TEXT OF STORY
SCOTT JAGOW: China says a major probe into corruption could bring down some of the country’s most powerful officials. Just a few days ago, the Communist Party’s top leader in Shanghai was dismissed on graft charges. Jocelyn Ford has more.
JOCELYN FORD: China corruption watchers don’t expect the probe to do a thorough job of exposing all the officials who’ve broken the law.
Professor Joseph Cheng says Chinese President Hu Jintao wants to show the public he’s tough on corruption. But the president also considers politicians from Shanghai as rivals, and wants to make sure they know who’s boss.
JOSEPH CHENG: “It’s not going to be systematic, because if you trace all the way to the top, the consequence it will create political instability.”
Cheng says the fall of the leader of Shanghai party boss Chen Liangyu has some lessons for foreigners who do business here.
CHENG:“You need to build relationship with bureaucrats before you can become profitable in China. But the risk that is when the connection is broken, your business operation will be interrupted.”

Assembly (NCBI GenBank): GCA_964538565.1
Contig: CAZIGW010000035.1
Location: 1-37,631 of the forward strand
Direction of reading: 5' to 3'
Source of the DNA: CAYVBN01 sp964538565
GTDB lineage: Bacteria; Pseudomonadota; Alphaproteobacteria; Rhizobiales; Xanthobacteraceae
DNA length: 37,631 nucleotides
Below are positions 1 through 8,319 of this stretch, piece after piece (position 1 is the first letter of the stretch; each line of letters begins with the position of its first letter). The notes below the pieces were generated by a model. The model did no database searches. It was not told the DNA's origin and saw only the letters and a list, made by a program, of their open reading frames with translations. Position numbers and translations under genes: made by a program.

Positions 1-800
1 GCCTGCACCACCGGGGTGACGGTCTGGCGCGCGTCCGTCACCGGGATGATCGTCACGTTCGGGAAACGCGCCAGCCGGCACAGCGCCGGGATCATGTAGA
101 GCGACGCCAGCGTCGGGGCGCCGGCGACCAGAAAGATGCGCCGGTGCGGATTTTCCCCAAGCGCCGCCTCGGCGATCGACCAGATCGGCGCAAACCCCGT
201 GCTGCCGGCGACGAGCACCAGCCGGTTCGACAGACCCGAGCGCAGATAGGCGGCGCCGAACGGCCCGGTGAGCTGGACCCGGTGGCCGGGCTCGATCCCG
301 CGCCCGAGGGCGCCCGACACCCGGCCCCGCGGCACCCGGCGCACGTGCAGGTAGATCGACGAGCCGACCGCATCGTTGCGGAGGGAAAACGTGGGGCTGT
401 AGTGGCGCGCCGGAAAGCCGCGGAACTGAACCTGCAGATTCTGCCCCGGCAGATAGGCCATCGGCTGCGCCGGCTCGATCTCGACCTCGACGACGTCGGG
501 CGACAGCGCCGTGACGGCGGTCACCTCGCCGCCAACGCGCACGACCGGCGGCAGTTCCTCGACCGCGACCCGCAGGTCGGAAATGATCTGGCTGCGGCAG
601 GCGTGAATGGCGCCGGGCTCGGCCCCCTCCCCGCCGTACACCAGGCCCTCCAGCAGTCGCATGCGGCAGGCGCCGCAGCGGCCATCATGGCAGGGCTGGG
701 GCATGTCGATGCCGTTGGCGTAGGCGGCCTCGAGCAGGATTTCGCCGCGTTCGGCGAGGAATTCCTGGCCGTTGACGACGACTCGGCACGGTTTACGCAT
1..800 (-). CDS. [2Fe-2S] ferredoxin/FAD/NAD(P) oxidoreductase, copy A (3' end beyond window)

So your business plan might be slowed. But then again, Cheng says, China rarely targets foreigners for corruption.
In Beijing, I’m Jocelyn Ford for Marketplace.
If you’re a member of your local public radio station, we thank you — because your support helps those stations keep programs like Marketplace on the air. But for Marketplace to continue to grow, we need additional investment from those who care most about what we do: superfans like you.
Your donation — as little as $5 — helps us create more content that matters to you and your community, and to reach more people where they are – whether that’s radio, podcasts or online.
When you contribute directly to Marketplace, you become a partner in that mission: someone who understands that when we all get smarter, everybody wins.